Objective: To evaluate the prevalence of left ventricular hypertrophy (LVH) and left ventricular geometry in a group of 293 hypertensive patients with stage 2–5 chronic kidney disease (CKD), compared with 289 essential hypertensive patients with normal renal function.
Methods: All patients underwent echocardiographic examination. Patients on stage 1 CKD, dialysis treatment, or with cardiovascular diseases were excluded.
Results: LVH was observed in 47.1% of patients with CKD and in 31.14% of essential hypertensive patients (P < 0.0001). We found increasingly higher left ventricular diameters, thicknesses, and mass from stage 2 to 5 CKD. Distribution of concentric and eccentric LVH was not different between the two groups. However, after introducing mixed hypertrophy, the difference between the two groups group was disclosed (P = 0.027). The prevalence of inappropriate left ventricular mass was 52.6% in patients with CKD vs. 30.5% in essential hypertensive patients (P < 0.0001). Multiple regression analysis confirmed that the association between renal function and left ventricular mass (β −0.287; P < 0.0001) was independent by potential confounders. From stage 4 to 5, the significant increase of left ventricular mass was due to growth in posterior wall thickness rather than end-diastolic diameter. Diastolic function was significantly worse in patients with CKD, especially in more advanced stages.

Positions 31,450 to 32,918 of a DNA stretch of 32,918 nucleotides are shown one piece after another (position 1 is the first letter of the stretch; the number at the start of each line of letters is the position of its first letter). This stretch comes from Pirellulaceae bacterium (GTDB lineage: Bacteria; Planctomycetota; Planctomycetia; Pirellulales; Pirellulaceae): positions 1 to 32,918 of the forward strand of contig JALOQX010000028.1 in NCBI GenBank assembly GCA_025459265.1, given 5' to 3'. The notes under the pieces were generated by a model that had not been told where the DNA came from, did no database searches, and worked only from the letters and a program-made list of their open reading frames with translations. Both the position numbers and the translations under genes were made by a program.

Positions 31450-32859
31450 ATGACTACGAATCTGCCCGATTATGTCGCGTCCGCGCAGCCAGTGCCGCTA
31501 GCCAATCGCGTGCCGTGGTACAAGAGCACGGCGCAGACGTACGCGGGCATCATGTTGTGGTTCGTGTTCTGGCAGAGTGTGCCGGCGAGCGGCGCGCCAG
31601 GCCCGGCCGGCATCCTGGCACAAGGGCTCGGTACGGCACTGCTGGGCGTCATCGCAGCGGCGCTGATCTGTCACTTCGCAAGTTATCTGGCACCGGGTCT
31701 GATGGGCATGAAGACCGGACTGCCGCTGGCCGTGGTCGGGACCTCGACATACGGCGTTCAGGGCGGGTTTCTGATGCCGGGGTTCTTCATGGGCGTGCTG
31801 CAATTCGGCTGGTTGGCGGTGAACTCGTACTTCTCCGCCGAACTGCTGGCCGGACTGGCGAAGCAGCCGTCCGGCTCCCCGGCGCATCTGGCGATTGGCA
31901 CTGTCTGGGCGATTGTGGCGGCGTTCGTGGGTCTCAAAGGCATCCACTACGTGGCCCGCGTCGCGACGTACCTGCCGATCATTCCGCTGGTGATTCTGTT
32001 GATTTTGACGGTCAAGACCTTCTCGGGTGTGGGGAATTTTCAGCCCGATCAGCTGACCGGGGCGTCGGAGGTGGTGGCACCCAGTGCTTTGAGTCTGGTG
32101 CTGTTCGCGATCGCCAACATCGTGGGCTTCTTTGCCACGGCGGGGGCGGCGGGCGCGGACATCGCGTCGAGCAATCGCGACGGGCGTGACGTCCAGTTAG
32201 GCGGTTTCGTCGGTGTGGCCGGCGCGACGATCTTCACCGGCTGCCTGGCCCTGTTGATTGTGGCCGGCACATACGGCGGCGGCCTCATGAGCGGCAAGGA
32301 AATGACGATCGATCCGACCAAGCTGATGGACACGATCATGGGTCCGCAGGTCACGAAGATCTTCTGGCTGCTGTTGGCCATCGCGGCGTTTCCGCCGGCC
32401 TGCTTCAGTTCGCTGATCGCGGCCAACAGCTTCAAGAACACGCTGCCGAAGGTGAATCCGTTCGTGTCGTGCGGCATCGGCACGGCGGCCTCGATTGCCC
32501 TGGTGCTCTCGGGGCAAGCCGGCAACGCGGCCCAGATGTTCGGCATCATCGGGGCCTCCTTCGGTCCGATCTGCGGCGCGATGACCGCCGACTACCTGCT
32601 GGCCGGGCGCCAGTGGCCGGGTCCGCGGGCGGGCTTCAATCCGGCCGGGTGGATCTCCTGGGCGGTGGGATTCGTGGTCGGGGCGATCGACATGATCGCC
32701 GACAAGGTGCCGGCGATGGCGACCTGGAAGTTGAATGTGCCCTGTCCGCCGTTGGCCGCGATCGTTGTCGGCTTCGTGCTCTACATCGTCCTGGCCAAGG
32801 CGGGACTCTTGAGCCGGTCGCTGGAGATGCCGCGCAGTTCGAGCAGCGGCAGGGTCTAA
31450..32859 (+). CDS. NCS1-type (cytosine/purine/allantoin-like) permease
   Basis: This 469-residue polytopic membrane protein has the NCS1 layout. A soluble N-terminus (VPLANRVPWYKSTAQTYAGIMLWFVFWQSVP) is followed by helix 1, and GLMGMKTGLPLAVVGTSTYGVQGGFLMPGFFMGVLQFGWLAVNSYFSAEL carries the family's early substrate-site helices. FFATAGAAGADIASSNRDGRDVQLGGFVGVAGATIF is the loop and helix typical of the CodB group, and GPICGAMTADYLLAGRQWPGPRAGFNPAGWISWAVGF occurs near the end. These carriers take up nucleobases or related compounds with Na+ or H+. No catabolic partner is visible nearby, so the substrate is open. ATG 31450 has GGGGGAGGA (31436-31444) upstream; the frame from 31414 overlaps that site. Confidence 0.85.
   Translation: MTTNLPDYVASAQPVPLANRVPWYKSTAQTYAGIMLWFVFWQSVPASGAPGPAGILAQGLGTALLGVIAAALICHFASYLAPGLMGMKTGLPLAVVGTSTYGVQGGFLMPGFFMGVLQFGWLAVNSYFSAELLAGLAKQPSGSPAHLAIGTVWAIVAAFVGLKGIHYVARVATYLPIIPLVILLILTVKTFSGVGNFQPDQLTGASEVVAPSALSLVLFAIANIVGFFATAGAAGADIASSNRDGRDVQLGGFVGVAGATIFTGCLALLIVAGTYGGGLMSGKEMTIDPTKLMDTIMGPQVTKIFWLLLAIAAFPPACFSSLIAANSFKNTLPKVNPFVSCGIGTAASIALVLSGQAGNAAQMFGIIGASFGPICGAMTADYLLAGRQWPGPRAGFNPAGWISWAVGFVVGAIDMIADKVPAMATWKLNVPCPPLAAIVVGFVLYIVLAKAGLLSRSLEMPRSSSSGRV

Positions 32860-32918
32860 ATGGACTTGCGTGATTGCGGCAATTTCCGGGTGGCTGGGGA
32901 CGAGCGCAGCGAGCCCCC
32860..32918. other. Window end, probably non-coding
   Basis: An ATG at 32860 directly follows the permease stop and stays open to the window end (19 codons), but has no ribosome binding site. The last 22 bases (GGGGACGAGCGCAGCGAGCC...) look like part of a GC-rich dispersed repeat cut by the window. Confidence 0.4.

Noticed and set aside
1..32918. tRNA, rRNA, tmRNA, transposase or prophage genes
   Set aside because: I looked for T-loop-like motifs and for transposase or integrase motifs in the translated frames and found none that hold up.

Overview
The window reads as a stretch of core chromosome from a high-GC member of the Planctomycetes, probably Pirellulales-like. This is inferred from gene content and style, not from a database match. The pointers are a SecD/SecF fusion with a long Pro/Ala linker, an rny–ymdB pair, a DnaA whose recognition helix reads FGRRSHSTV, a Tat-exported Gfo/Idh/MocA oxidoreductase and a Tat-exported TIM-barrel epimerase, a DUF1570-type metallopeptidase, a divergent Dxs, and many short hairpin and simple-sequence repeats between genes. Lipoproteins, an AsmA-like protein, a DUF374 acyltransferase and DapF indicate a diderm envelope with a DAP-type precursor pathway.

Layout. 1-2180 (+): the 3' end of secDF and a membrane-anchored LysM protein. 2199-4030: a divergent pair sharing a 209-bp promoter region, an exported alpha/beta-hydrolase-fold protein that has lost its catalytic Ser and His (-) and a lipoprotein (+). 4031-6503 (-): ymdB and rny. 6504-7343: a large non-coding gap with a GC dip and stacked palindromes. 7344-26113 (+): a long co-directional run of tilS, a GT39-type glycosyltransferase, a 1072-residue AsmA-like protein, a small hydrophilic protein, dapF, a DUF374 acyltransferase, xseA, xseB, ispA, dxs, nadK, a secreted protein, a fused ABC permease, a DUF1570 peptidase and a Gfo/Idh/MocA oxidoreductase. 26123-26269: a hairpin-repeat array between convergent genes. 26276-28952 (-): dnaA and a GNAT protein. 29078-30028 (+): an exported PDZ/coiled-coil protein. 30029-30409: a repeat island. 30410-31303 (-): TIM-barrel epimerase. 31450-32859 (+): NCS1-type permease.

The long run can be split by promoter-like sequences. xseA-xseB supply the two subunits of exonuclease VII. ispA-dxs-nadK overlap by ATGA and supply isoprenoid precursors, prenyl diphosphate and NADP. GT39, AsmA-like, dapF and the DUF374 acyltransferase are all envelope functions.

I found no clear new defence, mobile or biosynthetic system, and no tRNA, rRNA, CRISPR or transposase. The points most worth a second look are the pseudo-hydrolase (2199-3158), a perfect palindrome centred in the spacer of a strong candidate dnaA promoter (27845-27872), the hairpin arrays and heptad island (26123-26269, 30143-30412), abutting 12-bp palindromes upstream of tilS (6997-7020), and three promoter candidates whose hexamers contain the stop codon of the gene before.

Conclusion: Our study confirms that LVH is highly prevalent in patients with CKD; in this population, LVH is often inappropriate and characterized by the simultaneous increase of wall thicknesses and diameters.